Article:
- If you want to communicate privately to just one person or page, you can send them a private message (see Figure 2 to show you where to access that feature). Only the person you send the message to will be able to see it. You can also send messages to a whole group – this works well if you’re trying to coordinate an event together.
Now that you are an expert Facebook communicator, know that you can do more than just post status updates and read posts – you can provide your feedback and opinions on posts to!! For example, look at the post on the ISBER page in Figure 5. You can like the post, which just lets people know that you’re supportive or interested in what they posted. You can add comments if you have something to say about the topic they posted about. Also, you can share the post on your own timeline so that your friends will also be able to see it. This is how posts “go viral,” by one person posting something, lots of people sharing it with their friends, their friends sharing it with their friends, and then everyone is talking about “that thing they saw on Facebook.”
If all of this communicating feels like a bit too much, don’t worry! Lots of folks create a profile, find friends and follow pages and don’t post a thing. You can still see what other people are up to without posting.
Using Facebook to engage with and promoter ISBER
As an ISBER member and a person interested in biobanking, how do you engage more with ISBER and this community through Facebook? Here are some ideas:
- Like the ISBER Facebook page https://www.facebook.com/ISBERorg/. By liking this page, you will see ISBER posts on your News Feed and will be in the loop.
- Invite your colleagues and professional contacts to like the ISBER page so they can also know what’s happening in the biobanking community. You can find the button to invite “friends” directly on the ISBER homepage (see the green box in Figure 4).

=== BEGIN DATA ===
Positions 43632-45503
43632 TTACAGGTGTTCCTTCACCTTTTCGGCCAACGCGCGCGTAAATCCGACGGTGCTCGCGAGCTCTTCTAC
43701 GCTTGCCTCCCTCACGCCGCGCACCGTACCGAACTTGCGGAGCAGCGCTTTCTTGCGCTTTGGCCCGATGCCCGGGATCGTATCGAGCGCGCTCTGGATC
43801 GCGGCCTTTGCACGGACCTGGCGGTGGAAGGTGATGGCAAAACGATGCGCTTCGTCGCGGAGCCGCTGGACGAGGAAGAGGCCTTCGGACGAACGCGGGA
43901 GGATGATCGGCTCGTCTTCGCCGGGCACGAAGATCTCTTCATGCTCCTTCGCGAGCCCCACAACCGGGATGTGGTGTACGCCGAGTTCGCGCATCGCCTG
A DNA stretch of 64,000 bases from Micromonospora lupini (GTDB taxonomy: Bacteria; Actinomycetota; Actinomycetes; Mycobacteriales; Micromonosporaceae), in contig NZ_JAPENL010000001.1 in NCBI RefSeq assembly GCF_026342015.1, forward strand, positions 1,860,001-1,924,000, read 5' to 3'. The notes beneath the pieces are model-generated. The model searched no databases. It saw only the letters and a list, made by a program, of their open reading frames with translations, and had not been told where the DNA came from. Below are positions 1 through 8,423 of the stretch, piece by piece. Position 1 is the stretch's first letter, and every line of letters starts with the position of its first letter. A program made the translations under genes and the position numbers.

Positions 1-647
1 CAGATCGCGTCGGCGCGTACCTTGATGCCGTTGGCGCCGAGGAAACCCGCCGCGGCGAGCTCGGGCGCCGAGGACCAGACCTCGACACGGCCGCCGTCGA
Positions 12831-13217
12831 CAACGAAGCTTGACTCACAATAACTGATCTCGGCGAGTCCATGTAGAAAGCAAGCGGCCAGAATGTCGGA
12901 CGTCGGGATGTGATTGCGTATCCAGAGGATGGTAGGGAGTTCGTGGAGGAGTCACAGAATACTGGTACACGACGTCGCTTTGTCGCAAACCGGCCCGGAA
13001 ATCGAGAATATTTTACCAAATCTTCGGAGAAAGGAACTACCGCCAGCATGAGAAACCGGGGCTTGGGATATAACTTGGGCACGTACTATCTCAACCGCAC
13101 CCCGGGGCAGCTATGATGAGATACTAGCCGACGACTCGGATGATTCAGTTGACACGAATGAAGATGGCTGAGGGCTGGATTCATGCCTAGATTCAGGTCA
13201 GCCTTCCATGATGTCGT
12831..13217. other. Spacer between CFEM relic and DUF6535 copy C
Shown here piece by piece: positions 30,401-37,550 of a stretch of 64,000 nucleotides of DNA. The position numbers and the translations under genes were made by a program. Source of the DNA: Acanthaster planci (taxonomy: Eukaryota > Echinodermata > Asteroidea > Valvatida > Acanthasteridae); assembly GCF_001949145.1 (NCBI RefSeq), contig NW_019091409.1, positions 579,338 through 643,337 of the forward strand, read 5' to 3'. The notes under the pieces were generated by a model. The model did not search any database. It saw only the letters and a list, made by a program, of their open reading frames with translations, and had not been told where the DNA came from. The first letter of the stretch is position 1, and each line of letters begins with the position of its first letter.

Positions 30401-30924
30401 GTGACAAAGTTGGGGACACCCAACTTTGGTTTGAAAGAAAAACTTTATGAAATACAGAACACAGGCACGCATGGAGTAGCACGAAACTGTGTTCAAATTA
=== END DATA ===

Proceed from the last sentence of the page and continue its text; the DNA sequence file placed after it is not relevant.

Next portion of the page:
- Post your biobanking-related news and information on the ISBER Facebook page. This is a great way to get information about newly published papers, techniques, job postings, events or news out to the public. This information will also show up on the News Feeds of everyone who likes the ISBER, so you’ll have a wide audience to disseminate information.
- Use the ISBER page as a community to ask and answer questions. You can ask a question by posting on the ISBER timeline and people can answer questions in the comments.
- Post photos of your biobanking experiences on the ISBER page. A picture says a thousand words, and there’s no better way to engage people than with a photo. This will help the ISBER community to get to know one another better and also help non-ISBER members better understand biobanking. These photos can be of you and your colleagues at the ISBER Annual Meeting, of your biobank, or of something interesting you saw in the course of your day.
- Share things you see posted on the ISBER page with your friends. It will help inform the public about biobanking and will increase awareness of ISBER.
- Share biobanking-related news on the web on yours or ISBER’s timeline. Many websites or online articles have a Facebook icon that allows you to directly post the link to Facebook. For example, if you want to share an article from Biopreservation and Biobanking on your Facebook page, you can click on the icon pictured in Figure 6.
What’s great about Facebook is that we, as an ISBER community, have the chance to become the leading voice about biobanking in this social media format. We have the opportunity to turn this into a rich resource for ISBER members and the biobanking community as a whole. In fact, we can use Facebook to help entice non-ISBER members to join ISBER!
So now it’s up to you! Go create a profile. Post your first status update. Like the ISBER page. Share some information. Get engaged. Have fun!
Catherine Seiler also publishes a blog (thingsitellmymom.com) about science and scientists but explaining it as if she’s telling her mom (aka, the public). Included are a few posts related to biobanking.
For the first in this social media “how to” series (Twitter), go here.